Tributes were today paid to three British students killed in a bus crash in South Africa.
Eleanor Payne, 19, from Hinckley in Leicestershire, Samantha Lake, 19, and Daniel Greenwood, 22, both of Syston in Leicestershire, were in the country on a field trip when their driver apparently lost control on a bend and the vehicle overturned yesterday morning.
Four of their companions remained seriously ill in hospital today.
Assistant Principal Mark Bendle, of Brooksby Melton College, said: "We are deeply saddened at the latest news.
"Our thoughts and sympathies are with their families and friends at this terrible time."
Ms Lake and Ms Payne died at the scene on the Bulembu road, a few miles from Barberton near Nelspruit. Mr Greenwood died later in hospital.
Another eight students from the further education college were kept in the Nelspruit hospital overnight for observation.
The two course lecturers on the trip were among those admitted to hospital.
The group of 18 students were studying for a foundation degree in animal management and welfare and were on a wildlife study tour in the region.
Their bus was travelling on the road from Swaziland to visit a monkey sanctuary when the crash happened.
The casualties, who ranged in age from 18 to 30, were understood to have suffered injuries ranging from a fractured spine to head and face injuries.
Mr Bendle said: "We are a small tight-knit community at the college and an incident like this reaches and affects far more than just those involved.
"We intend to brief staff this morning so that they are able to inform and support our students here at the college.
"We will be providing counselling and support today for all our students and staff who have been deeply affected by what has happened."
All the families of those involved have been contacted.
The church on the college's campus, in Melton Mowbray, was open today for people to leave flowers and messages of support.
Efforts were being made to bring staff and students home as soon as possible.
The group is believed to have arrived in the country on June 1 and had been due to return to the UK today.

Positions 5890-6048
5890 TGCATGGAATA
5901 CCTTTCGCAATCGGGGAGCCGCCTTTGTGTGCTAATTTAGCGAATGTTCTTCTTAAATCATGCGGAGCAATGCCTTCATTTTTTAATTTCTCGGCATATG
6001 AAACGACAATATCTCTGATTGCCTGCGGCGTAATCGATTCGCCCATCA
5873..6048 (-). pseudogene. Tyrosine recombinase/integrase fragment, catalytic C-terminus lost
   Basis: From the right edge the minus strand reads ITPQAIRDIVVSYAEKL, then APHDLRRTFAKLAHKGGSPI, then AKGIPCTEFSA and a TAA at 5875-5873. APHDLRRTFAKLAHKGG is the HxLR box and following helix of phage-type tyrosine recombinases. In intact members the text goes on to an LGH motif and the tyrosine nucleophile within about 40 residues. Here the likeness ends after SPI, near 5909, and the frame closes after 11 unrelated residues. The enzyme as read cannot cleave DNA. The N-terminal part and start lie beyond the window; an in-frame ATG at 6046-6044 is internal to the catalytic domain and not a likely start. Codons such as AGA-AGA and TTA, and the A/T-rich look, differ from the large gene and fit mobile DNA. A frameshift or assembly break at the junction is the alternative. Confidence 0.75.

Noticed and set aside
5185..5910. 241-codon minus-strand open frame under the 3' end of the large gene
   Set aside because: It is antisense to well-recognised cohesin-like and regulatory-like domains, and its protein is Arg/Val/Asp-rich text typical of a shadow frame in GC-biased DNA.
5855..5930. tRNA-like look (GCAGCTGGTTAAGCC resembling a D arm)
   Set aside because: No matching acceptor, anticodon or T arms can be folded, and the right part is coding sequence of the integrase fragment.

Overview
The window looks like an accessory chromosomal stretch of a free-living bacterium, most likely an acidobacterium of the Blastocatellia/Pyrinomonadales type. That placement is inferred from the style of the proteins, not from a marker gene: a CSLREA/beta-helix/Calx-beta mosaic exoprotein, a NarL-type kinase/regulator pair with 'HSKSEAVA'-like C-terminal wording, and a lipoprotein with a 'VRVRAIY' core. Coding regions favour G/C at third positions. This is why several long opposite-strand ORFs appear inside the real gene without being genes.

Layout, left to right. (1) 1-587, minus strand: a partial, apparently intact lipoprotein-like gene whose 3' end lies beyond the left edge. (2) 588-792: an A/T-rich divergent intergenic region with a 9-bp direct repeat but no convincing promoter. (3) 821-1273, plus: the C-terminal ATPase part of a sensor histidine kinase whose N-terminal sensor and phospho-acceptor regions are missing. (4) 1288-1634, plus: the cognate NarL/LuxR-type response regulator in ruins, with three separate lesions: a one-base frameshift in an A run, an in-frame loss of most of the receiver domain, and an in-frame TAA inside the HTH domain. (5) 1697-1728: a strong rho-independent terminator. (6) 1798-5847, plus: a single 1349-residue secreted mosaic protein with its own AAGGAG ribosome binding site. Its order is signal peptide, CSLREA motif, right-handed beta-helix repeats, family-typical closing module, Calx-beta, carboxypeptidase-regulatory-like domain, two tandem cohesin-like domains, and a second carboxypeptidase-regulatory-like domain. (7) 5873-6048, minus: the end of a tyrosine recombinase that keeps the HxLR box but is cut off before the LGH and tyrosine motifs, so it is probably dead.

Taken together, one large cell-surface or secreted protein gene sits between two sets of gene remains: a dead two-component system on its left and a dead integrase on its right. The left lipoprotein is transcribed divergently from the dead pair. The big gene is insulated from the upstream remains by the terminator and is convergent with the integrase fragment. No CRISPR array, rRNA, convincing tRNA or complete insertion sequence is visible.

Robin Baard, spokeswoman for the Nelspruit Medi Clinic said there were two casualties in intensive care, six in "high care" and three in the general wards. Two are scheduled to go into theatre today.
On her Facebook page, Ms Payne, who lists herself as being "in a relationship", had posted a series of status updates leading up to her trip.
On May 24, the teenager, who appears as "Eleanor 'Elepoo' Payne", wrote: "exams are OVER!!! Africa in just 8 Dayss!!! woooppppp!!! x."
A later posting on May 31 read: "all packed.. where am i going again.. oh yea of course its... AFRICA!!!!!! :D x."
And in her final update, posted on June 1, she wrote: "goodbye fellow facebookers... returning in 12 days.... im off to AFRICA!!! x."
Speaking at the scene, police spokesman Captain Leonard Hlathi said: "There was a bus crash and two of the passengers, both female, passed away at the scene.
"Twenty of them were taken to the hospital and one of them was described as critical and was airlifted to Nelspruit Medi Clinic."
He said the driver "apparently lost control and overturned".
South Africa's roads are notoriously dangerous. A case of culpable homicide has been opened against the driver, a Zimbabwean, although police are still investigating whether to bring charges.
Brenda Greaves, the mother of one of the students, said her daughter Rachel, 20, claimed to be the only one wearing a seat belt.